By Bex Hall
I’m not really certain why it took me so long to realize this, but I admit, somewhat ashamedly, that I have literally been sitting on a gold mine and didn’t have a clue.
For about eight months now I’ve been reaching out and networking with writers from afar. Participating in discussion lists and on message boards related to my book topic. My inbox is filled regularly with wonderful newsletters for writers that I devour upon arrival. I’ve been corresponding regularly with colleagues now who live thousands of miles away.
Then last month, I met a writer acquaintance while running errands. She told me about a local writing group that had an opening and asked if I’d be interested. After learning more about them, I applied, and was ultimately accepted.
The first meeting was an eye-opener, to say the least. Here I sat in a room with a local professor who had self-published a novel that was meeting with success. There was another woman who was shopping for an agent for her fiction manuscript, and yet another person who had been to the Iowa Writer’s Workshop. Which, from what I understand, is truly a Big Deal. I was humbled. The remainder of the group was comprised of writers who were at various stages in their journey for publication and honing their craft. I know I’m going to learn a great deal from our monthly meetings and interaction via the message board.
It was then that I began to wonder if there were others in our community who write or have been published. Google provided me with some interesting results. When I searched for “local, authors, published, [my city, my state]” I came across a gentleman who has been a freelancer since 1985. He’s written two dozen books, some that are well recognized, and his wife is an editor at our local newspaper. All I could do at that moment was pick my chin up from the floor and wonder aloud, “Here? In my little town?” I later shared this with my husband and he then proceeded to tell me that he had lived two doors down from the couple for seven years and that they were friendly people. I asked for an introduction.
I found the schedules of several other local authors who were doing book signings at, of all things (gasp), our local Borders bookstore. Sometimes I amaze even me at how obtuse I can be. My thirst for knowing more fueled my quest so I dug deeper. Apparently, our museum holds workshops for writers, I discovered. And to top it all off, our city holds an annual Festival of Books in November. I learned that last year our state capital, a mere hour long drive away, debuted a Book Fest event that was attended by over 7,000 people and that it’s being held again in October, complete with publishers, agents and nationally known authors. How could I have missed all of this?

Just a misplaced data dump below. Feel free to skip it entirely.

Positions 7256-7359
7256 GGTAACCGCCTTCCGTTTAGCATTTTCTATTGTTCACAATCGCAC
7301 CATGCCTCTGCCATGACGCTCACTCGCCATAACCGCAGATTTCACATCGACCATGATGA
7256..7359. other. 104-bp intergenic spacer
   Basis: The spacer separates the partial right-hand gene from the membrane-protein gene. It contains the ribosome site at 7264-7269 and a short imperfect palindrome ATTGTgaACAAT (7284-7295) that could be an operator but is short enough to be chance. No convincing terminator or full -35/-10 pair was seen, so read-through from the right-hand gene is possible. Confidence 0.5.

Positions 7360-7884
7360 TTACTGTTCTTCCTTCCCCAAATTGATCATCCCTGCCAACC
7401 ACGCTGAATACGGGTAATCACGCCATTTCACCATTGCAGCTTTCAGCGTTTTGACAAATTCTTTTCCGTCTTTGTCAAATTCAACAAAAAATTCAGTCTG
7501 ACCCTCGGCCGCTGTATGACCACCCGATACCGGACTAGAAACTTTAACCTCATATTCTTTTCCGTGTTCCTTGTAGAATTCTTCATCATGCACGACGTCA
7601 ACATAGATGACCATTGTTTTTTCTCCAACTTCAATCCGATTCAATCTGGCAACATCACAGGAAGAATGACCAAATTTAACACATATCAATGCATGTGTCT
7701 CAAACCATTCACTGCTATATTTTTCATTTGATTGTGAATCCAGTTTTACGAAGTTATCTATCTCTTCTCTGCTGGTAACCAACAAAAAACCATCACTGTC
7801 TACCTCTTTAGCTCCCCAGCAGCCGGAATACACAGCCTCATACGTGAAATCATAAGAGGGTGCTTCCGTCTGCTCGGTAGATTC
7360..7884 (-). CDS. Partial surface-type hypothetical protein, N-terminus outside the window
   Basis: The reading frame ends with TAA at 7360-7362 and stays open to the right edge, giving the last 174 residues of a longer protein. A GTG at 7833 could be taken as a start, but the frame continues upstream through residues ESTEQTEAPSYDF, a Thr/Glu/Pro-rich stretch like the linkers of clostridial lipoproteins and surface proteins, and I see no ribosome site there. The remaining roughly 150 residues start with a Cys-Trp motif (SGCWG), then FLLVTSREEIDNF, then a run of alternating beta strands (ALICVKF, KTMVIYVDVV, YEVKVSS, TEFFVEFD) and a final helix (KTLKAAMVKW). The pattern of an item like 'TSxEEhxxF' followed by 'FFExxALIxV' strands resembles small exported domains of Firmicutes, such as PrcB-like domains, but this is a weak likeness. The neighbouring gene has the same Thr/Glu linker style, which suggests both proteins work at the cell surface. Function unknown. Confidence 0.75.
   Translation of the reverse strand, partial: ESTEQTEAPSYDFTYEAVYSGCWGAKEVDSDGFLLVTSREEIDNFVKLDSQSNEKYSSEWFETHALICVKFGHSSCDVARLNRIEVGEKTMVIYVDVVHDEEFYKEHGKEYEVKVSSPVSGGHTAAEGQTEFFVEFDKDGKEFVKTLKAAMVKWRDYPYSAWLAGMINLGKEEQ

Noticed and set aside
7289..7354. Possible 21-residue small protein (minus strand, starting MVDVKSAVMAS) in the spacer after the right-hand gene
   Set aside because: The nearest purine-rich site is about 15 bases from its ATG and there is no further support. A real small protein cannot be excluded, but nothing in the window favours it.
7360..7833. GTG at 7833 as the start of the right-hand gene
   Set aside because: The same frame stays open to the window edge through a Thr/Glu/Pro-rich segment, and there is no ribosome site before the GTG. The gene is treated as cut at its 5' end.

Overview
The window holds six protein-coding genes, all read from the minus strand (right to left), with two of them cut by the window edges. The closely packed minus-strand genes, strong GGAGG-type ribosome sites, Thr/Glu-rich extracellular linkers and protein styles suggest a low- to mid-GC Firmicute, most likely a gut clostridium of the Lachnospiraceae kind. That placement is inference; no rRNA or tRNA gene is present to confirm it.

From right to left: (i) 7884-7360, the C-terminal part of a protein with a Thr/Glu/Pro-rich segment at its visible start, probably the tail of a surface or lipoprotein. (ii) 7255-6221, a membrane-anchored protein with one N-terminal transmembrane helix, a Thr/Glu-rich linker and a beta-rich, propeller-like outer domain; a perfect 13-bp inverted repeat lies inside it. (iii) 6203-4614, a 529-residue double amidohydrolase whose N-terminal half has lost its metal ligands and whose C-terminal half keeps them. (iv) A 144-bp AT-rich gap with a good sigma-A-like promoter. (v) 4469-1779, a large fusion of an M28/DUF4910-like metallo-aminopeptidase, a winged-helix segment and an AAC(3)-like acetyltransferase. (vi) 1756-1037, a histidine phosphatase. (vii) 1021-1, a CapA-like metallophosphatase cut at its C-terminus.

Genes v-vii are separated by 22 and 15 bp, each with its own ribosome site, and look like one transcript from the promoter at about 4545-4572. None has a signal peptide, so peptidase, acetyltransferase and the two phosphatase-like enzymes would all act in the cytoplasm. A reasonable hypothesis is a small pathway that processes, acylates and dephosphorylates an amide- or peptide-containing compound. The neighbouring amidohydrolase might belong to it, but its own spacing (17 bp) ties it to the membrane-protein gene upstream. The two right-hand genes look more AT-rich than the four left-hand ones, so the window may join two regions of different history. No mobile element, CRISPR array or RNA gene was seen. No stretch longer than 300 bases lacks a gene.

I reason that it’s because I’m a writer first, marketer and networker, second. Better late than never, I rationalized. I also found that our state has an organization just for writers and I joined. They have an annual writing competition and while the deadline for entry was missed this year, I plan on participating next year as a new member. They’re holding a weekend workshop in June that’s designed to improve the craft, and my registration is already in the mail.
My search also revealed a seminar by Dan Poynter, the self-publishing industry guru, who was hosting the event only three hours from my backyard. I ventured forth for the day and met other published authors sitting in the audience. I also learned a very clever secret from one of the attendees about how to get reviews for your book cover. Well, it worked for him at least, and I’m sure going to give it a try.
It’s somewhat embarrassing to admit that I’ve been blind for so long to the goldmine in my own backyard. While it’s a good thing to network with those you may never physically meet, being face-to-face with other writers, editors, and publishers, I’ve learned, is priceless.
Not only for the encouragement and support one can receive, but also for the doors that can potentially be opened on a local basis. Developing these contacts and relationships will take time and effort, however, when the time comes to seek local paying freelance jobs or to promote the book once it’s published, the groundwork will have been laid.
Do you remember that commercial that went something like, “ . . . and they’ll tell two people, and then they’ll tell two people . . . ”? If you happen to be in your late thirties, used a certain popular hair care product and you were concerned about others hating you because you were beautiful, then you may be familiar with it. If not, it exemplifies the concept of grassroots marketing and networking. Even though it may take time away from writing, it can ultimately lead to more opportunities to do so.
If you’re already out there in your own backyard, panning for nuggets, then kudos to you. If not, then get thee to thy favorite search engine and begin the rush. Who knows? You may even become richer from the experience.
Copyright © 2002 Bex Hall
Bex Hall is a published writer, a mother of two daughters and has remarried adding three stepchildren to the fold, all between the ages of 11 and 20. When she’s not busy applying to be on Jeopardy!, Bex spends her free time looking at life and watching what’s really going on amongst humanity. She then turns around and writes about it. In fact, her column appears weekly at Macon Area Online and on Bex Hall’s Website.